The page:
The more things change, the more they stay the same. Is that what has befallen India's politics and the political class? A few weeks ago, there was considerable excitement over the proposed ordinance that was to nullify the Supreme Court order disqualifying legislators once they were convicted of criminal charges with a punishment of more than two years. It seemed then that all political parties understood the popular mood against corruption and the need for all politicians and legislators to maintain probity in public life. The idea of the ordinance was dropped and it soon became clear that no political party would revive it in that form.
Yet, the list of candidates contesting elections in the current round of Assembly polls shows that not much has changed with regard to political parties' approach to candidates with a criminal track record. In the Chhattisgarh Assembly elections alone, 113 of 983 candidates, or a little over 11 per cent, are said to have criminal cases pending against them. Data compiled and made available by the Association for Democratic Reforms also show that 66 of these candidates are involved in serious cases such as murder, attempt to murder, kidnapping and crimes against women.
Note that it is not just the candidates who are indifferent towards the law and its possible consequences. Even the major political parties do not seem to believe that fielding candidates with pending criminal cases might be politically risky. You might argue that the 113 candidates in Chhattisgarh who are contesting the elections are hopeful that none of the charges levelled against them will withstand the scrutiny of the courts and that they would be eventually acquitted. Even if one may understand the logic of that argument, what about the political parties? Did they have an option to look for candidates with no such political risks of disqualification? Or are candidates without criminal charges in short supply?
Consider the following data: almost 15 per cent of the candidates fielded by the Bharatiya Janata Party (BJP), which is in power in Chhattisgarh, have criminal cases against them; the share of such candidates fielded by the Congress in the state is even higher, at 20 per cent. Remember that the overall share of candidates with criminal cases for Chhattisgarh is only 11 per cent. Of course, the BJP and the Congress might argue that the charges against their candidates are flimsy or motivated by their opponents to destroy their political career. But the trend this indicates is obvious. Major political parties in India do not yet want to distance themselves completely from candidates with criminal charges against them. Isn't this strange when the same political parties raised a hue and cry over the proposed ordinance to nullify the Supreme Court order and supported the idea of dropping it for good?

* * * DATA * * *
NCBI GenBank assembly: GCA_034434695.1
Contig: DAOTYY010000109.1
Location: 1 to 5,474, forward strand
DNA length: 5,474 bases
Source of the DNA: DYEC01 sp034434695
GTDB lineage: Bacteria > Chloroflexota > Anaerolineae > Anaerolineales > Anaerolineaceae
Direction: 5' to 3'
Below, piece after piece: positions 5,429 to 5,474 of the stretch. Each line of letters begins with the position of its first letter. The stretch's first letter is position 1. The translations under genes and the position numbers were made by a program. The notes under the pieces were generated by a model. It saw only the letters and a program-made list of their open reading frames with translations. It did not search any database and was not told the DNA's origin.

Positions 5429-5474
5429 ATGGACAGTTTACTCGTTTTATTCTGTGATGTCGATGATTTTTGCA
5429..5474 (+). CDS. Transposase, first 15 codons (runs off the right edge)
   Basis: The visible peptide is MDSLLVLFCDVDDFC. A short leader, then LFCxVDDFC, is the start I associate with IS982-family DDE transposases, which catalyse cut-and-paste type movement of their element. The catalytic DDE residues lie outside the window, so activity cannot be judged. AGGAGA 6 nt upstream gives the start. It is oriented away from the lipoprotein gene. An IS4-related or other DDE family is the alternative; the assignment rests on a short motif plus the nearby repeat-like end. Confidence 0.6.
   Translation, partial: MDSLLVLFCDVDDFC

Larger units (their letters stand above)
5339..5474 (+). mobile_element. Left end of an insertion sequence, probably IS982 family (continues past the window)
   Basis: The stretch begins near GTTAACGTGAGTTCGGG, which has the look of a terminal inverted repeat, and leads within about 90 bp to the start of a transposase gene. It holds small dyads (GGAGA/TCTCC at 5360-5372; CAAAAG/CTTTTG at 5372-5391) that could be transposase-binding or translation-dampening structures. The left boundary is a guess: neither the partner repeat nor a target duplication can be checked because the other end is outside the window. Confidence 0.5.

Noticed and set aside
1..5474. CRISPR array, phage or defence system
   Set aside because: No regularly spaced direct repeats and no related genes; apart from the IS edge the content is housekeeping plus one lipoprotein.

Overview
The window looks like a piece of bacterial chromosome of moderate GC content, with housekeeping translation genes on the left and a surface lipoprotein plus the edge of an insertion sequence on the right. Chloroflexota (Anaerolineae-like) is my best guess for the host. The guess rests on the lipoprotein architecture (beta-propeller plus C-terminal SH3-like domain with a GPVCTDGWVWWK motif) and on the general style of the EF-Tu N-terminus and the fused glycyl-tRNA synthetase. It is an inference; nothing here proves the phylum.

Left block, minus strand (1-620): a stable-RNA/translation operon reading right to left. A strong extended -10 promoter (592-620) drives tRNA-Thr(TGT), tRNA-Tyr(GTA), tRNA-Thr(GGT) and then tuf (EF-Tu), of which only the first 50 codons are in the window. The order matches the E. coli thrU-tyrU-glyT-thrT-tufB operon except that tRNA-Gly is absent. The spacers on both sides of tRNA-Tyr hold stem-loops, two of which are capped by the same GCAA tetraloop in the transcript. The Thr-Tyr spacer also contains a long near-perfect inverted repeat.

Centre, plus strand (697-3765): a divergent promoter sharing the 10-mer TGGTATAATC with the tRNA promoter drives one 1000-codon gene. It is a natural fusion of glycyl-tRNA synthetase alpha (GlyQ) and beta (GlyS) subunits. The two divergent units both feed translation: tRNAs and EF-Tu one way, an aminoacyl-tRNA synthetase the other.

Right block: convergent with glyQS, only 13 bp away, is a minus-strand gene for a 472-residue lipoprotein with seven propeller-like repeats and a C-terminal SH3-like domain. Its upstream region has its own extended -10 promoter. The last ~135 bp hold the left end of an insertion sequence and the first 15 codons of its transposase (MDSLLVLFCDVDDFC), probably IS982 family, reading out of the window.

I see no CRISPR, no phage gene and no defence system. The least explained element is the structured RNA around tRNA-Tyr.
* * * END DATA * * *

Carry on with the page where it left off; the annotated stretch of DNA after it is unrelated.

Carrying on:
Take a look at the disclosure of assets made by the candidates as required by the Election Commission. Most of the sitting candidates have seen a huge increase in their assets in the last five years. The increase is much higher than inflation and the growth in per capita income of an average Indian in this period. Clearly, legislators seem to be growing their wealth at a healthy pace, much faster than the rate at which ordinary Indians can. One example should give an indication. Chhattisgarh Chief Minister Raman Singh had declared in 2008 that his total assets were valued at Rs 1.04 crore. In 2013, just five years later, Mr Singh's declared assets are valued at Rs 5.61 crore - higher by 440 per cent.
The Election Commission had insisted on assets disclosure by candidates contesting elections in the hope that this would deter politicians or legislators from misusing their position to amass wealth. Such data are now regularly available, but no corrective action seems to be on the cards so far. It is almost a re-run of the way the political class behaved in the wake of the Supreme Court order on disqualifying legislators after conviction in a serious criminal case. Let there be the law or the disclosure requirement, but why should a politician behave differently?
It is this callous approach that, among other things, has given rise to anti-corruption movements like the one led by Kisan Baburao Hazare or the birth of a political outfit such as Arvind Kejriwal's Aam Aadmi Party (AAP). Mr Kejriwal has ensured that the candidates he nominates to contest the polls are free from any criminal charges. If the AAP succeeds in winning a decent number of seats in the forthcoming Delhi Assembly polls, its ability to be different in offering candidates with a clean reputation would certainly be a major factor.
The irony, however, is that in spite of that head start the AAP is likely to get from this move, its promises are disappointing and not much different from those that the traditional political parties have been making for years. Free water, reduction in power tariffs by half and regularisation of unauthorised colonies in the Capital are promises that remind you of the mainstream political parties. Such promises can get some votes, but they are intrinsically bad policies. Fortunately for the country, most of them remain unfulfilled, but those that get implemented cause several problems for sustainable governance. It would be a pity if the AAP also fell prey to the pressures of electoral politics to win votes.